Information management plays an important role in this process. “We had to not only collect all of the data from the various information flows, but also to store, manage and make them accessible in a consistent and transparent manner. To do this, RAMS and the V-model from the CENELEC 50126 standard were used.” Based on past experience, Obieray knew that information management concerns much more than just recording and tracing the requirements and the specifications. “Relatics offers the structure to do this in an intelligent and reliable way, including the functionality to make interrelationships clear. This project is a very complex mix of aspects, including planning, logistics, quality management, documentation, risk management, financial management and safety. I therefore knew how important it would be to create an effective project organisation right at the start and to specify both the core and the sub processes. We needed to do this to be able to closely track and check progress to finally achieve the desired final product. In this situation, a reliable and flexible information system is indispensable. It would be unwise to do this using Excel spreadsheets and individual systems. This approach is time consuming, requires many conversion steps and offers no clear view of the interrelationships and no overview. Relatics gives us a grip on all of the information. For instance, there was no internet in the tunnel, however, it was possible to collect test data on site using handhelds. Once outside, the data could directly be synchronised.”


Complete picture

Although Relatics originally came into the picture as a way to record the requirements and specifications and for the verification and validation process, the system developed into the central information tool. “The user-friendly system presents the information, structure and interrelationships in a way that allows all of the processes to be effectively monitored and to test whether everything is progressing according to the quality requirements, to plan and within budget. Consistent information provision is a condition for success. We can closely track all of the process steps and batches and check them in relation to the desired final product. Because we work with 21 defined steps, we can simply link all of the activities, materials and resources to them. Therefore, we also used Relatics for time keeping and as basis for the salary administration. The hours worked were entered after completion of a shift. This made these data available to HR.” The fact that all data were stored in Relatics was also useful for safety management. “Safety had a very prominent position in the project. If any incidents occurred, we immediately had the data concerning the employee involved available. Moreover, the cause, time and consequences, including any project delay, could be uniformly recorded. In this way, we always had a complete picture.”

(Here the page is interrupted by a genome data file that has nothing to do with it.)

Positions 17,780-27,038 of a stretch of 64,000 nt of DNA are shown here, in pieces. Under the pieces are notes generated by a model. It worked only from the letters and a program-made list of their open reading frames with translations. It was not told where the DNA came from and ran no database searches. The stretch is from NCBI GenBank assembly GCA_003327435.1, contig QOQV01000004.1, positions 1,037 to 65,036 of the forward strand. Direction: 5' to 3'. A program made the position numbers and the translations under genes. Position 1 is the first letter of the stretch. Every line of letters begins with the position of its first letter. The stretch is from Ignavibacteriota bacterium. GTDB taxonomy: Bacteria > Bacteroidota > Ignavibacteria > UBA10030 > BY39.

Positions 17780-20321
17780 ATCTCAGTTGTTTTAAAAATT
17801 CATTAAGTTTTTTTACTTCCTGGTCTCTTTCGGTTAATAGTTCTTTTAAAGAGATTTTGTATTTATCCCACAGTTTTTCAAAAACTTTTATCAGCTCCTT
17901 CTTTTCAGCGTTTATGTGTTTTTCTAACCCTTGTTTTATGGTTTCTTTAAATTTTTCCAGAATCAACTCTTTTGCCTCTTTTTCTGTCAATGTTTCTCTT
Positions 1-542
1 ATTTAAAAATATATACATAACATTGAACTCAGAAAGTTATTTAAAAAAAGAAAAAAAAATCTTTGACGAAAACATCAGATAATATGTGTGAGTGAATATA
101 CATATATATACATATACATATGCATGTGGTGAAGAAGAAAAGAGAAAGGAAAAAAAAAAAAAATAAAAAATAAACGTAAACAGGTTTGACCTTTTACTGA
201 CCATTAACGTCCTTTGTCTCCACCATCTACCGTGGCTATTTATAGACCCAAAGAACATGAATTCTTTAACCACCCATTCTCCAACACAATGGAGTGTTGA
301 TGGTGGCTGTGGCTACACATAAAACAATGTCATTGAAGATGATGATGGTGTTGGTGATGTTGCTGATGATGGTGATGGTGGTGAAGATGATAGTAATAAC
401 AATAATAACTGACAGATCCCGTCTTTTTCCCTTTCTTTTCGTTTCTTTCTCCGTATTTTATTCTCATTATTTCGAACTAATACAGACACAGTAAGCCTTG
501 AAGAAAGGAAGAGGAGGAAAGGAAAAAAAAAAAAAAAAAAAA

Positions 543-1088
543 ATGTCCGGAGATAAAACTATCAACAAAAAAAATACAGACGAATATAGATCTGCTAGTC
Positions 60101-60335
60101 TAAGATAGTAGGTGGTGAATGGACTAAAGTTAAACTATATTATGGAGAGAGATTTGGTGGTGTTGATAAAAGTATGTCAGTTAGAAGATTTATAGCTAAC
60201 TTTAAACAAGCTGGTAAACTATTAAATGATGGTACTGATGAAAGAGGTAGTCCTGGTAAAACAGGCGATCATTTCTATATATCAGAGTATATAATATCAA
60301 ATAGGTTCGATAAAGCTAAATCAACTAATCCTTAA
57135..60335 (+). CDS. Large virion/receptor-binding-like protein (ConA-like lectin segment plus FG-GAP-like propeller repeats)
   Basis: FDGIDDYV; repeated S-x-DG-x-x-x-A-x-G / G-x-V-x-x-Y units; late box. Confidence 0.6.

The materials used and the management of equipment and machines were also entered into Relatics. “By selecting building sections and working with defined process steps, it is continually clear which materials and machines are necessary when. These data are always linked to the process step involved. After completion, we can quickly see whether any differences have arisen. These data are also used to plan and organise the maintenance and inspections of the machines. This allowed us to plan intelligently, and in addition, we always had an up-to-date overview of the costs and progress.”


According to Obieray, the extensive use of Relatics underlines the power and flexibility of the system. “We carefully tailored the system to the specific wishes and requirements of this project. Although we have built up considerable knowledge ourselves, it is nice to be always able to call on the assistance of Relatics. The Relatics consultants understand the construction process, speak our language and know what is required to complete a complex project where the focus is on quality and safety. Incidentally, the fact that it was not only us who were satisfied with our information environment became clear during the ISO-9000 audit. We realised this certification relatively easily because all of the information and processes are transparently recorded in Relatics. The independent auditors were surprised about the professional and logical set-up of the processes and the information structure.”

*The AFTTG building consortium consists of Balfour Beatty Rail and Renaissance Construction